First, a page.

Nephi's "burning love"

It's amazing how much we can learn from a story the second time it's told. Details and viewpoints you missed entirely the first go-round tend to come out in subsequent tellings (like Joseph Smith's First Vision). You may not have caught it, but this month in Come, Follow Me, we're reading one such re-telling that teaches us some important truths about love– what it is and what it isn't. Perfect for Valentine's Day.

A "shocking" experience in the Book of Mormon

Throw your mind back just a few days to 1 Nephi 17. Laman and Lemuel noticed Nephi was making fire and tools. "Whatcha doin' there, little brother?" "Oh, you know, I'm just… building a boat." This didn't go over well. After 8 miserable years, the family had finally arrived at a "bountiful" land and secured some nice beachfront property. Now Nephi wanted to start on another ridiculous, large project. And what's more, he had the gall to try and rope the whole family into it!

They were angry with me, and were desirous to throw me into the depths of the sea; and as they came forth to lay their hands upon me I spake unto them, saying: In the name of the Almighty God, I command you that ye touch me not, for I am filled with the power of God, even unto the consuming of my flesh; and whoso shall lay his hands upon me shall wither even as a dried reed; and he shall be as naught before the power of God, for God shall smite him.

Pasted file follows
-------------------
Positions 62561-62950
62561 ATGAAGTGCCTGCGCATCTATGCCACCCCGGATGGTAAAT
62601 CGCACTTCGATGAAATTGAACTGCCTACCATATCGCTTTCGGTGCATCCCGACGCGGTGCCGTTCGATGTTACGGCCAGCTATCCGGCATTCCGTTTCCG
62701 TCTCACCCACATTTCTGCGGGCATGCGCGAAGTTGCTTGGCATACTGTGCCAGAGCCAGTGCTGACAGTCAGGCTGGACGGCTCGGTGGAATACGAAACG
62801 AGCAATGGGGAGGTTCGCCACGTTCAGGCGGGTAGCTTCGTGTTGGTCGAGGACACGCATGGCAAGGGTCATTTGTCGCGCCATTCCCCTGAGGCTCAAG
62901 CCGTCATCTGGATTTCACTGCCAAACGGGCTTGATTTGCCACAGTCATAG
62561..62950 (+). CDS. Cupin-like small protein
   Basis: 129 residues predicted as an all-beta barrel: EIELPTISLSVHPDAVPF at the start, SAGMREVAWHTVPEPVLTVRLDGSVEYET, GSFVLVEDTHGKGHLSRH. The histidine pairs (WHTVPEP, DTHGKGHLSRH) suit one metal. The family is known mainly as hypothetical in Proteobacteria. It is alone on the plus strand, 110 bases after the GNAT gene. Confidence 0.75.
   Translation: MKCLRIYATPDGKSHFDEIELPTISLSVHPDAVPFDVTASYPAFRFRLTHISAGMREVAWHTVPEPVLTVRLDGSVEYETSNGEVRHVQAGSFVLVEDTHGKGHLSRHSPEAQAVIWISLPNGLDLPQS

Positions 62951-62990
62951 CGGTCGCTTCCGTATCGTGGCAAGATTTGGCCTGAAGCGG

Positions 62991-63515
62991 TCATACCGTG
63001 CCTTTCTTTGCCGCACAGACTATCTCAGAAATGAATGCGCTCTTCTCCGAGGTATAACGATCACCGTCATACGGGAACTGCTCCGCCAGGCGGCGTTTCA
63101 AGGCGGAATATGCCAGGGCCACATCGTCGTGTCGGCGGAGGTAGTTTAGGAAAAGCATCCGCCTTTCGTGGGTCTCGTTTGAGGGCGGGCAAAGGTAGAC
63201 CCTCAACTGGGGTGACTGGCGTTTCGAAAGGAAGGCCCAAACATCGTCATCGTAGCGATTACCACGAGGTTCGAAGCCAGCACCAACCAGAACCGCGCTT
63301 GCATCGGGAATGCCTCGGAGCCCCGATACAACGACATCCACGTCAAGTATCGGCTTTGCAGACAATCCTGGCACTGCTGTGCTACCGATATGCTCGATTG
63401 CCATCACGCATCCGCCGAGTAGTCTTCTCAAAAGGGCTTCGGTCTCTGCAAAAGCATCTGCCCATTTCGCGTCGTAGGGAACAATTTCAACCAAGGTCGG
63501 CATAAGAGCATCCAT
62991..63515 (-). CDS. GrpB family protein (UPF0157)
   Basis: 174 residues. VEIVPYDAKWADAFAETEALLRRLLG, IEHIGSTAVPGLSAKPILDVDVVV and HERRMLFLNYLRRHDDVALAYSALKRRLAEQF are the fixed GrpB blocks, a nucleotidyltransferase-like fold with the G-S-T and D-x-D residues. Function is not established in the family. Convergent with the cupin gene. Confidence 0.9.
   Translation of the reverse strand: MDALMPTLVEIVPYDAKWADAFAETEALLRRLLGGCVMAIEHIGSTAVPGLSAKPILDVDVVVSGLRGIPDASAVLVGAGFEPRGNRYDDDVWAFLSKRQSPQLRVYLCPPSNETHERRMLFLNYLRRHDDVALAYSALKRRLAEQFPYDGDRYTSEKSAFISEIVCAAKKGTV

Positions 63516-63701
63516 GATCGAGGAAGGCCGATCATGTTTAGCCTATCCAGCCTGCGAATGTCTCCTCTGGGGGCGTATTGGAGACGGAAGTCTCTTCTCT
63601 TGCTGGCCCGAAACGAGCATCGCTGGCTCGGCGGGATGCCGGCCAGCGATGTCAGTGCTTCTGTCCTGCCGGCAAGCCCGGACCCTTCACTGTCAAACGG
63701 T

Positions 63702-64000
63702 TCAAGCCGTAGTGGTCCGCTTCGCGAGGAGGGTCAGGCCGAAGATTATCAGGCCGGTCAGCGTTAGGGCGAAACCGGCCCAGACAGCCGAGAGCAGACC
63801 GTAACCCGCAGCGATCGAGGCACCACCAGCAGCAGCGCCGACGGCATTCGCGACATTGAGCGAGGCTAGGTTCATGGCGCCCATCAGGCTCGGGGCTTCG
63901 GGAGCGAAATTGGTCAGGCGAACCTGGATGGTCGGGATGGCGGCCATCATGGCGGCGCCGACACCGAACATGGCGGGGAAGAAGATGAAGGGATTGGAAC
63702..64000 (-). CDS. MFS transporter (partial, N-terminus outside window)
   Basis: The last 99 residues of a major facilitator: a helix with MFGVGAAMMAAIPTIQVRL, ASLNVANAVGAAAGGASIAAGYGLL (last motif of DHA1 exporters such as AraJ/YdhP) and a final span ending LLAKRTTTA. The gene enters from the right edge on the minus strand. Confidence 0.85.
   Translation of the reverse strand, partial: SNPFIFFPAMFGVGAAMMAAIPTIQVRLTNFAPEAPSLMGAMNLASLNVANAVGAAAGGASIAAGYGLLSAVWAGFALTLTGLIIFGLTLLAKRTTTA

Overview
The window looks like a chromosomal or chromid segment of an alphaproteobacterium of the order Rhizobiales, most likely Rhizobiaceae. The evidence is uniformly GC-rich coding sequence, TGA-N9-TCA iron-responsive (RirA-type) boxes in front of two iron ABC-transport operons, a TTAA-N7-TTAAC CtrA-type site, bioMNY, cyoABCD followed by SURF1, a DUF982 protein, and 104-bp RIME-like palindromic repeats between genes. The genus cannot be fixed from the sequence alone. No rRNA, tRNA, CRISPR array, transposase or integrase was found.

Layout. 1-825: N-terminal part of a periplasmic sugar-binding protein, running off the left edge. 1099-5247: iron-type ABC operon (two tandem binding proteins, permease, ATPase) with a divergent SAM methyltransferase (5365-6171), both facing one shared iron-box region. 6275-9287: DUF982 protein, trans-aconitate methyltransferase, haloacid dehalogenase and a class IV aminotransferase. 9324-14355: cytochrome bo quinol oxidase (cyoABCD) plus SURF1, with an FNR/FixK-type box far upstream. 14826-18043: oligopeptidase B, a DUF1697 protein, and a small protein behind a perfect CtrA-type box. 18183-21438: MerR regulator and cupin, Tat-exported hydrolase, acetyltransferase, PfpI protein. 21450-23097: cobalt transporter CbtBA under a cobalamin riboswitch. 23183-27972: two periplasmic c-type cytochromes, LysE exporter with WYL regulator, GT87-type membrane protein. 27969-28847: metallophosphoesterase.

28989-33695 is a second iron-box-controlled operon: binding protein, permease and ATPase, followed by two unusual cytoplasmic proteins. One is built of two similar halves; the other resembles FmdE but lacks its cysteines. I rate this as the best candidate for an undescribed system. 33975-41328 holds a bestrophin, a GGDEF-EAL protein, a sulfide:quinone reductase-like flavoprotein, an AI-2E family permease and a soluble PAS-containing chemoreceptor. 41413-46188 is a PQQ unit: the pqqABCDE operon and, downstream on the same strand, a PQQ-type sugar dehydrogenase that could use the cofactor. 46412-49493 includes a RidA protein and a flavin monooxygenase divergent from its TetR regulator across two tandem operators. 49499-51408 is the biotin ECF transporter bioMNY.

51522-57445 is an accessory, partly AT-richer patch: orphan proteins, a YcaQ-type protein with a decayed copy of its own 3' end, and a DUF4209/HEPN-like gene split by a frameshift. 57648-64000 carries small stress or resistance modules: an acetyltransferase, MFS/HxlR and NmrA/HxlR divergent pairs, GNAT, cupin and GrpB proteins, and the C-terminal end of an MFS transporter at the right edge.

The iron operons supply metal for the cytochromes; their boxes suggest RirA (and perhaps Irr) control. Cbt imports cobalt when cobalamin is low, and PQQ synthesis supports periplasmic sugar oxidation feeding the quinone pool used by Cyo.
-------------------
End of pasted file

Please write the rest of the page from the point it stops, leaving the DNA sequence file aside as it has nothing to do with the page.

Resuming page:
This stiff warning kept them at bay for now, but they still weren't quite sold on Nephi's calling. So the Lord took a more proactive approach. A few days later:

The Lord said unto me: Stretch forth thine hand again unto thy brethren, and they shall not wither before thee, but I will shock them, saith the Lord, and this will I do, that they may know that I am the Lord their God. And it came to pass that I stretched forth my hand unto my brethren, and they did not wither before me; but the Lord did shake them, even according to the word which he had spoken.

We read this account and see the righteous indignation of the Lord– the deserved punishment of the hard-hearted. Yet consider the interesting context Nephi adds years later when he refers to this experience in his famous psalm:

[God] hath filled me with his love, even unto the consuming of my flesh. He hath confounded mine enemies, unto the causing of them to quake before me.

Did you notice that? The power of God that overwhelmed Nephi and nearly consumed him wasn't the anger of God– it was the love of God! His brothers couldn't touch Nephi because he was on fire with the "burning love" of God.

The duty to correct

Contrast that divine experience of "tough love" with the definition the world provides us best summed up by Haddaway: "What is love? Baby don't hurt me!" Do no harm. And treat people the way they want you to treat them.